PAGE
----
Boston (April 9, 2020) – – Senator Edward J. Markey (D-Mass.), a member of the Commerce, Science and Transportation Committee, today sent a letter to President Donald Trump regarding reports that White House senior adviser Jared Kushner has been in contact with several private companies about creating a national surveillance system to inform resource allocation and policy decisions during the coronavirus pandemic. Reporting in Politico revealed that senior Trump Administration officials have been in touch with health technology firms about ideas including leveraging patient health records to extrapolate findings about availability of medical supplies and hospital capacity. In his letter, Senator Markey expresses support for data-driven efforts to combat the current public health crisis, but urges President Trump to reject any proposals and policies that may lead to damaging invasions of privacy.


“I welcome your Administration’s efforts to make more transparent a resource-allocation process thus far plagued by political concerns and a lack of clear criteria.  And I fully support efforts to identify and implement inventive solutions to the public health crisis facing our country,” writes Senator Markey in his letter to President Trump. “But the contours of the proposal under consideration appear to represent a significant threat to Americans’ right to privacy.”


A copy of Senator Markey’s letter can be found HERE.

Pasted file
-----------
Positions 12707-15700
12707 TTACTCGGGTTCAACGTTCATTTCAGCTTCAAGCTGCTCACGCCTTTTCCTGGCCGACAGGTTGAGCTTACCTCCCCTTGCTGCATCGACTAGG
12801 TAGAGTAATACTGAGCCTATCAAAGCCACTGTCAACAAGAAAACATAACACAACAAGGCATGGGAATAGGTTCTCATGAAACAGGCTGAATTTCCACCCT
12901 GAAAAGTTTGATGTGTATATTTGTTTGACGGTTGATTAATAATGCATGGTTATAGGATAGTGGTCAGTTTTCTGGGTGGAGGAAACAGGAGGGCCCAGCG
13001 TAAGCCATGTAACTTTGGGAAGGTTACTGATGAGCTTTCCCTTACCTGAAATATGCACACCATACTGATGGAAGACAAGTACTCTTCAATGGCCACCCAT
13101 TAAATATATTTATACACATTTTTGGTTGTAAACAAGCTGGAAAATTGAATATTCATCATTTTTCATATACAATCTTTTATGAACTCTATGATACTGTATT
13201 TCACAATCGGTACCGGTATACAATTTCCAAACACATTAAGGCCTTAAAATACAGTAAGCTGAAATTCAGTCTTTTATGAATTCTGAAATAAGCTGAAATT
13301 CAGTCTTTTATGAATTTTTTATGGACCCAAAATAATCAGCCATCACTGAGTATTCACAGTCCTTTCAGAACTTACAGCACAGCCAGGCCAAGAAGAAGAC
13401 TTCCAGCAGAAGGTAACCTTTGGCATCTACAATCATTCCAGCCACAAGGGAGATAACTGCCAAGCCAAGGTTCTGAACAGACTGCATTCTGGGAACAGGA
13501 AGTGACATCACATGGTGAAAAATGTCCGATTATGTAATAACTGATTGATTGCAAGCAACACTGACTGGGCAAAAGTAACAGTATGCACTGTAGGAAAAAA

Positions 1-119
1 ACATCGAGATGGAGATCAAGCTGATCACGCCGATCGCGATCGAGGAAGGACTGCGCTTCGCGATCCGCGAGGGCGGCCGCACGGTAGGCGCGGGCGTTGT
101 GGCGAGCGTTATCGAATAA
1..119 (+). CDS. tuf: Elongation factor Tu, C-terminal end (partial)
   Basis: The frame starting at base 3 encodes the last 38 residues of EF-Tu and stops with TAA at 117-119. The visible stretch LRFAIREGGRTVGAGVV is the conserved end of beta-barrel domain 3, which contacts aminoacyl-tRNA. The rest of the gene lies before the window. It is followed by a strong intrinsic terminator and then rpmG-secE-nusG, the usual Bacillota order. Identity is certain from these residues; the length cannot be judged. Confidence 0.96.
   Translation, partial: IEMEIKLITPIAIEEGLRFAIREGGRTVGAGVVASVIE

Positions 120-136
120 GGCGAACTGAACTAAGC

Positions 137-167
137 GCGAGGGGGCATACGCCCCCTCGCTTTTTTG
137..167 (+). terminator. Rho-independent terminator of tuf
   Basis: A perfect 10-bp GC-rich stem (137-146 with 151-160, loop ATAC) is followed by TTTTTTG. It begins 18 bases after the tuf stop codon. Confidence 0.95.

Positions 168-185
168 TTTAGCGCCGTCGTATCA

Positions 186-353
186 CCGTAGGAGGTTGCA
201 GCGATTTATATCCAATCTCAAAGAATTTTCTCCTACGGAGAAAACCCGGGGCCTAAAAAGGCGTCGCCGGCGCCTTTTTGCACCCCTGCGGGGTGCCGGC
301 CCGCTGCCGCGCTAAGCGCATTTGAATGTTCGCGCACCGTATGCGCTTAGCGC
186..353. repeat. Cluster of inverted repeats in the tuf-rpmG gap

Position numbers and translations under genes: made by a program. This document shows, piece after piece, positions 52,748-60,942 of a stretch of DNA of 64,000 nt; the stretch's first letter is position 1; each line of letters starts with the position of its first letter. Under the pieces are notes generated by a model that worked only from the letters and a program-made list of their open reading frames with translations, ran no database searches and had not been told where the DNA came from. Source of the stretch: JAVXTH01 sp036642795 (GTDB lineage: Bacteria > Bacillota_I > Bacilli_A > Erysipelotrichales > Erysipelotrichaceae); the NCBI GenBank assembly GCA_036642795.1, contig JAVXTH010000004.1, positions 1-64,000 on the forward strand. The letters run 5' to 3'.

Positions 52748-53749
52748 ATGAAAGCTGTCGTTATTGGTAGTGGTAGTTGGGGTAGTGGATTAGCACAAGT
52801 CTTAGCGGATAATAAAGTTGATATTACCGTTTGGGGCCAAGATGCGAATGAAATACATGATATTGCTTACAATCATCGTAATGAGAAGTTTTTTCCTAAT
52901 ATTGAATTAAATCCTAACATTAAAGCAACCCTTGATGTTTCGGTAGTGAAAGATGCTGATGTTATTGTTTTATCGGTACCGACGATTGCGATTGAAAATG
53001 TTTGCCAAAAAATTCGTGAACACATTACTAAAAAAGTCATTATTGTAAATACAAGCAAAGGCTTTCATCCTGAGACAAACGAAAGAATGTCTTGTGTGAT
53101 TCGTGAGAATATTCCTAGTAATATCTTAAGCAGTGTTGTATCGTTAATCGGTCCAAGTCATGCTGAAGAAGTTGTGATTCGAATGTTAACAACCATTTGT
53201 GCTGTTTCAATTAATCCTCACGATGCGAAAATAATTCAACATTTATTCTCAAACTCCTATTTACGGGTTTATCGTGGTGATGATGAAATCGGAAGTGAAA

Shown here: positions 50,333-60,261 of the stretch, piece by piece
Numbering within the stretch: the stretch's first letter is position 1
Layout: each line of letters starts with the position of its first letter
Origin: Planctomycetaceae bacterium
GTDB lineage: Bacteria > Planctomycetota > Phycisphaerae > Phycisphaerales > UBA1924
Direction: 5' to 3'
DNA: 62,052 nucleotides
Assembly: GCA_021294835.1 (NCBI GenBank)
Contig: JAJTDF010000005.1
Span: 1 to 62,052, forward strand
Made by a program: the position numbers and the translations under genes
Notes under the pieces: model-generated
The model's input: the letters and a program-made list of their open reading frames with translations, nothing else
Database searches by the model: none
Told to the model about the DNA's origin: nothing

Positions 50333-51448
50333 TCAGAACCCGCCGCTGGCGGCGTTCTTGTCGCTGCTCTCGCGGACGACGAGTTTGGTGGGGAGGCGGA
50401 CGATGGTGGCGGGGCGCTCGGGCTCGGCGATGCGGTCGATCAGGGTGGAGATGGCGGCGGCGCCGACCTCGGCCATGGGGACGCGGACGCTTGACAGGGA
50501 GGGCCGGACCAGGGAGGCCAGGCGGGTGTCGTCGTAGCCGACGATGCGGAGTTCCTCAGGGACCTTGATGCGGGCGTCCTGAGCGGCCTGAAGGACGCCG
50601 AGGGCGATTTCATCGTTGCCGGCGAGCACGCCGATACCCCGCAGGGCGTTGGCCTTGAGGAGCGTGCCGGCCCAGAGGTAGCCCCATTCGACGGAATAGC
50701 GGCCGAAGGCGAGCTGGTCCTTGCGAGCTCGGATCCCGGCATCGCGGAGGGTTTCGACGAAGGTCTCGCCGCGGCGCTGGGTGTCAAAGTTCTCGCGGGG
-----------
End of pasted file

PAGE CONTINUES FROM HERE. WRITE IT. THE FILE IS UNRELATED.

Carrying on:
The Senator asks for response to questions that include:

  • How would this project be a more effective tool for medical-resource-allocation efforts than building on existing information sets and communications systems with local entities that have access to real-time, on-the-ground information about the needs of patients and health care providers?
  • Will you commit to providing Congress with regular, comprehensive reports on the nature and effectiveness of any coronavirus surveillance network or database?
  • Will you commit to submitting for external review any dataset this project may utilize, in order to allow experts to identify and address privacy pitfalls, including risks of data re-identification?
  • Will you ensure that the federal government stops collecting health data for the proposed surveillance system and disposes of any collected data once the coronavirus pandemic is over?
  • How would this project specifically protect against unique threats that health privacy invasions pose for racial minorities, LGBTQ individuals, people with disabilities, and low-income individuals?